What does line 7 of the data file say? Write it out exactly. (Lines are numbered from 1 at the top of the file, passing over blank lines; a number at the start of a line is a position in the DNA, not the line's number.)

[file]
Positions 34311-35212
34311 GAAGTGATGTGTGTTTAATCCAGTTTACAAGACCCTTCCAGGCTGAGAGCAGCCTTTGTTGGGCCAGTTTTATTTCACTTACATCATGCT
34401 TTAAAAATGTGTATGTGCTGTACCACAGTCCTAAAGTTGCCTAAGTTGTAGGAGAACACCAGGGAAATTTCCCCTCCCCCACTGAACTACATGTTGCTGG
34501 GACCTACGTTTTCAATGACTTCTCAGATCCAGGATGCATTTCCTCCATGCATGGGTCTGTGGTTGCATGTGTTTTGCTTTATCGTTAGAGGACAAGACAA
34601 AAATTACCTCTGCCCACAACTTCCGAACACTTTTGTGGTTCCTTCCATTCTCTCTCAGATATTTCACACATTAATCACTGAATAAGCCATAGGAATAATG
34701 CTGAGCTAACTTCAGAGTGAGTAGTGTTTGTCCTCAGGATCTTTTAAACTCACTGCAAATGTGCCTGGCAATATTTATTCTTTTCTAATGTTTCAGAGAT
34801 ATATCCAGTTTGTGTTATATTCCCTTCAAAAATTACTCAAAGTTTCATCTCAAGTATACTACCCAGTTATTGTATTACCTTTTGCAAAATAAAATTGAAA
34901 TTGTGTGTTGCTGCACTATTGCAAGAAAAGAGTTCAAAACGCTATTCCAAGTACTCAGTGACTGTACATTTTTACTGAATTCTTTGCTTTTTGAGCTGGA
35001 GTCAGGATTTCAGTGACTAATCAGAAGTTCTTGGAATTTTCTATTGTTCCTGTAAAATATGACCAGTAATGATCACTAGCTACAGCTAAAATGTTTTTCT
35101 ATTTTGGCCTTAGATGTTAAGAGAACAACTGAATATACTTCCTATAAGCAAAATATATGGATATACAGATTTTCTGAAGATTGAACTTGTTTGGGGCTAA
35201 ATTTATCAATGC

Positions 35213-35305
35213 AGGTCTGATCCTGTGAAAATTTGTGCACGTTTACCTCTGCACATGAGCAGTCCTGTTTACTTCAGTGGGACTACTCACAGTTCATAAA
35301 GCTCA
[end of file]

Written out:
34801 ATATCCAGTTTGTGTTATATTCCCTTCAAAAATTACTCAAAGTTTCATCTCAAGTATACTACCCAGTTATTGTATTACCTTTTGCAAAATAAAATTGAAA